Older woman sitting in driver's seat

Stop or Go?

Stop or Go?

You’ve seen the signs. Mom’s eyesight is failing, and Dad’s reaction time has slowed. You’re terrified that it’s time to take away their keys to the car, because you know that also means taking away their independence. How do you know whether it’s time to park the car permanently?

“Older drivers need regular health maintenance, eye exams and hearing tests to make sure they’re healthy and able to safely drive,” says Badia Harlin, DNP, FNP-C, nurse practitioner at the Senior Health & Wellness Center at Texas Health Harris Methodist Hospital Fort Worth. “Sometimes health issues can be easily treated or occupational therapy or adaptive equipment can be used, and in these cases, there’s no reason to no longer drive.”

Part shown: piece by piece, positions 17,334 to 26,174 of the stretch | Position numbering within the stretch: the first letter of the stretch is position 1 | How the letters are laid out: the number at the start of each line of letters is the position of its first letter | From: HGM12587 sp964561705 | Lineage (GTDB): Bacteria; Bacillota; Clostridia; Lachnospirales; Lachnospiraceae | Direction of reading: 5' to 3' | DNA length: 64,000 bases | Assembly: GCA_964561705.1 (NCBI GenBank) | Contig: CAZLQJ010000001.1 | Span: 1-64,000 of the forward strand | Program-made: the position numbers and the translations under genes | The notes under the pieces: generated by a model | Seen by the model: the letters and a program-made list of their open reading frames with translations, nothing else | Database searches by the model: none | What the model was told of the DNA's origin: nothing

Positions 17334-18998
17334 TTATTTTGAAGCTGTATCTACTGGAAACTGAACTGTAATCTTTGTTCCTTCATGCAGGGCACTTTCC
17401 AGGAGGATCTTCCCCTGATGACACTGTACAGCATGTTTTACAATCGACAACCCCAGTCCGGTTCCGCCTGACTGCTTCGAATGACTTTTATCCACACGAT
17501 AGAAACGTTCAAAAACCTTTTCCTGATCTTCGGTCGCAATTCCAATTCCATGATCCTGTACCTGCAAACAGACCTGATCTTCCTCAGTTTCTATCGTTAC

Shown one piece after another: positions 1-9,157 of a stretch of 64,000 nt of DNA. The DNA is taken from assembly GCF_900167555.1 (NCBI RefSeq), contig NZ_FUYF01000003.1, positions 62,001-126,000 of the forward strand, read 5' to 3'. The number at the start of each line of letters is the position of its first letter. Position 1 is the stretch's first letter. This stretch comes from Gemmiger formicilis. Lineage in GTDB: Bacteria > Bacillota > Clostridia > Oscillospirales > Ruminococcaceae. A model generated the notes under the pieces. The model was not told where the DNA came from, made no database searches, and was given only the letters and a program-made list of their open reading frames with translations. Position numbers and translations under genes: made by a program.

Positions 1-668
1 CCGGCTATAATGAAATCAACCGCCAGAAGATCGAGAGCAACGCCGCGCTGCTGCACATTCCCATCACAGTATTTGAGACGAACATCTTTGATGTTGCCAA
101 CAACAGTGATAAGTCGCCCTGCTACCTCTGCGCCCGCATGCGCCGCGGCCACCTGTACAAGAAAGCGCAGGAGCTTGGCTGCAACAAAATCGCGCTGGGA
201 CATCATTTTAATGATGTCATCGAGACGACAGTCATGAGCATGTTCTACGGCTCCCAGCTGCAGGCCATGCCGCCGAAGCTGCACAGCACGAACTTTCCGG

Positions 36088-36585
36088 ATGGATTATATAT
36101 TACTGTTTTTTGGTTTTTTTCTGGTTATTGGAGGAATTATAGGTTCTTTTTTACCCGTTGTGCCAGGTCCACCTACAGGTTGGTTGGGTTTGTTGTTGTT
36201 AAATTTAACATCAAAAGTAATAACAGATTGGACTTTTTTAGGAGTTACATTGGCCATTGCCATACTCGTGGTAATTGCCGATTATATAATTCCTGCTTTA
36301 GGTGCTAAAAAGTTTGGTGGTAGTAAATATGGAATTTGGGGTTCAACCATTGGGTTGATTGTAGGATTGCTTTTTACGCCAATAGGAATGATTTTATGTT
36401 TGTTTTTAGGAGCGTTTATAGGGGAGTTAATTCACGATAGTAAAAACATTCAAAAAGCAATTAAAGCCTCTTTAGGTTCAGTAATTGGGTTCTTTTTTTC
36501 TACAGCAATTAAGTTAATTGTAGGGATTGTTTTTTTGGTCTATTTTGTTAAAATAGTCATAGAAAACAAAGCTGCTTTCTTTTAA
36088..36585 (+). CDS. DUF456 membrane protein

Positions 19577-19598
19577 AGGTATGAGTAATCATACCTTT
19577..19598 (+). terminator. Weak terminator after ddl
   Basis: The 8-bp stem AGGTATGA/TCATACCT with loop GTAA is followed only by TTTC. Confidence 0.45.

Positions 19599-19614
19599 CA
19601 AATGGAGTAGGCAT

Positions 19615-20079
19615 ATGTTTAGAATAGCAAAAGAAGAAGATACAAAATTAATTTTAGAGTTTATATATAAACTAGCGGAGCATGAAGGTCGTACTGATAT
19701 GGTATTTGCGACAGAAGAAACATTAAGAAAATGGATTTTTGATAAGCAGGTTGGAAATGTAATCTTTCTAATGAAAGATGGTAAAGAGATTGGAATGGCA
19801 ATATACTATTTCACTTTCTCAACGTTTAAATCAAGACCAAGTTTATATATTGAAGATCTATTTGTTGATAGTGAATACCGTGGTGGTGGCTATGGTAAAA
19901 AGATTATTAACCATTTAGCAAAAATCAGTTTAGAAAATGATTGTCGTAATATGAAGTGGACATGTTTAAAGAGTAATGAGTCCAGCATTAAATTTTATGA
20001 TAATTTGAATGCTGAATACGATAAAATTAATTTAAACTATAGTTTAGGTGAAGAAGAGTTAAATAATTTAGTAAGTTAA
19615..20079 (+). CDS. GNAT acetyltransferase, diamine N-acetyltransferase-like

The Centers for Disease Control and Prevention reports there are approximately 36 million licensed drivers who are 65 and older in the United States, a 34 percent increase since 1999. While those 70 and older drive fewer miles and drive less at night and in inclement weather, they’re more likely to die in an auto accident because of increased injury susceptibility.

Ready to learn more about seniors and driving? Buckle your seatbelt and take this quiz!

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